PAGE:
"He raced back to the pump house and warned the bunch of us that something had broken about three quarters of a mile south, and everyone scrambled to get their trucks and headed out."
The groups immediate concern was Nancy Gapin who took off down the Carthage Lake road with her big 4 wheel-drive dually truck.
"She was weaving back and forth through the strong current and had Larry's cell phone on the seat of the car. He was frantic but couldn't call her, but Mike (Ford) was able to call Nancy on his phone. "She was crying, but said she had made it okay. "The guy behind me, didn't make it!'" she exclaimed.
It was Johnny Galbraith who had followed her out in his smaller truck.
"It was too dark to see well," Mark continued. "But someone on the levee saw him on top of his truck, and that he didn't make it, so we knew we couldn't get out that way.
"We parked our vehicles upon the levee behind the pump house - our safe haven - after calling for emergency help for Johnny. Our vehicles are still sitting there until the water is down," Mark continued.
"We were calling 911 to get help for Johnny first, because his life was at hand.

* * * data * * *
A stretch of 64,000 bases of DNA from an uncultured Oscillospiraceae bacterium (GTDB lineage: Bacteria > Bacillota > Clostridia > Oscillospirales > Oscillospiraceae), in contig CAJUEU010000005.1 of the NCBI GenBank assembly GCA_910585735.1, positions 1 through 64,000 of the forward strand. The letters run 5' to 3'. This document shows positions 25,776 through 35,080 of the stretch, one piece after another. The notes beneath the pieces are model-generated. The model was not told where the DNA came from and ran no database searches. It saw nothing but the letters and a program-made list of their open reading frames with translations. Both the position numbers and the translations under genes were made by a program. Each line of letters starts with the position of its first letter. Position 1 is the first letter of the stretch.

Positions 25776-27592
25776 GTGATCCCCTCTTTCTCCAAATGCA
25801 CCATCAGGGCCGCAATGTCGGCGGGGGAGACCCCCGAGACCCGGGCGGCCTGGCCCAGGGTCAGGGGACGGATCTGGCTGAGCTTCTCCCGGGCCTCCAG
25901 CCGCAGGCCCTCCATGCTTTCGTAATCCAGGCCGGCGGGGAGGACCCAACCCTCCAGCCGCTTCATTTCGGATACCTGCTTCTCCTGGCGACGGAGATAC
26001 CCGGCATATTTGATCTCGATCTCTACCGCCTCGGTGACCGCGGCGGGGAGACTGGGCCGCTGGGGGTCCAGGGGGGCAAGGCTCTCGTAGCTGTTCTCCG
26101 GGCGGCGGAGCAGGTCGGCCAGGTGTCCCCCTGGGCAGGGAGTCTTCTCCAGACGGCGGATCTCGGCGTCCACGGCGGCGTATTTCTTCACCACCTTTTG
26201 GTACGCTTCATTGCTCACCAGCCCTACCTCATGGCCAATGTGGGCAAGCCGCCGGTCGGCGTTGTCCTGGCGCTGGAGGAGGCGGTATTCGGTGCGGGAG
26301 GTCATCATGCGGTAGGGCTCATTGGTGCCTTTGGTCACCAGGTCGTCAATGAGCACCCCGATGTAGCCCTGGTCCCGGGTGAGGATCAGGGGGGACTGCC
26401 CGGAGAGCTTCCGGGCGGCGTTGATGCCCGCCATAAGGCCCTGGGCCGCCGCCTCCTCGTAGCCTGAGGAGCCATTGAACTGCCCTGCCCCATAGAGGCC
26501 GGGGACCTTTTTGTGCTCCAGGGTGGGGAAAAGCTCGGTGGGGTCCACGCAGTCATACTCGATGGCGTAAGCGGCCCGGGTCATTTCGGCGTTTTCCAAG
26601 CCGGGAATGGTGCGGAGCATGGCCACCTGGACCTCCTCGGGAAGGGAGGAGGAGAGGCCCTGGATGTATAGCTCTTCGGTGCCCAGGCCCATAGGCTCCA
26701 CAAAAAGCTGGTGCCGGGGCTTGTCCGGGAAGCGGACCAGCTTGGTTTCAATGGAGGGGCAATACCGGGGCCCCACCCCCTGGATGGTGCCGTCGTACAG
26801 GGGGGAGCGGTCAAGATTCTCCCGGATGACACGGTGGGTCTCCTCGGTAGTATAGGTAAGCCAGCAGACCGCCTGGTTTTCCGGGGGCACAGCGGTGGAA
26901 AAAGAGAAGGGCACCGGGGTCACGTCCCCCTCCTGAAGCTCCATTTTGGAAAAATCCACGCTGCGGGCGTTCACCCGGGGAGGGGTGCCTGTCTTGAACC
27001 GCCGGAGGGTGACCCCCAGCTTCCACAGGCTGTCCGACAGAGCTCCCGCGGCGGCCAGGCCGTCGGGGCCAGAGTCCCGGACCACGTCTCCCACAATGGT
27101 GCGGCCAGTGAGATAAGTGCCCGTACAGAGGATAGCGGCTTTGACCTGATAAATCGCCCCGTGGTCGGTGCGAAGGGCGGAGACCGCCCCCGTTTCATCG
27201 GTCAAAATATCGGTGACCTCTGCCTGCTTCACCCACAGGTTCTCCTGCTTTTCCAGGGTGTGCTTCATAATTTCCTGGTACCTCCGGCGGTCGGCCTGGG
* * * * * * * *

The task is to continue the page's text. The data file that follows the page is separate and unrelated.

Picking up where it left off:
"I called my wife and told her to call our son Charlie, to have him call people still in their homes. A Helicopter got Bill Gesling, and Mike Whitemore got out when he saw water going under his trailer. He hadn't needed the wake-up call."
Mark gave his wife Olive, names of all who were down there, and he let her know they were safe, and they would call Marty (Lafary). He would get them out.
"Marty (head of flood operations) has been great through all of this," Mark said.
"Kathy and Jim Browlee were in their home at Carthage Lake after they had been helping earlier, and they joined us on the levee.
Mark said everyone called their families to let them know that the levee broke and they were okay. As commissioner, he had to call the Corp of Engineers as well, so they could notify other people. After all the calls were made, Mark then thought about how he was going to get out of there.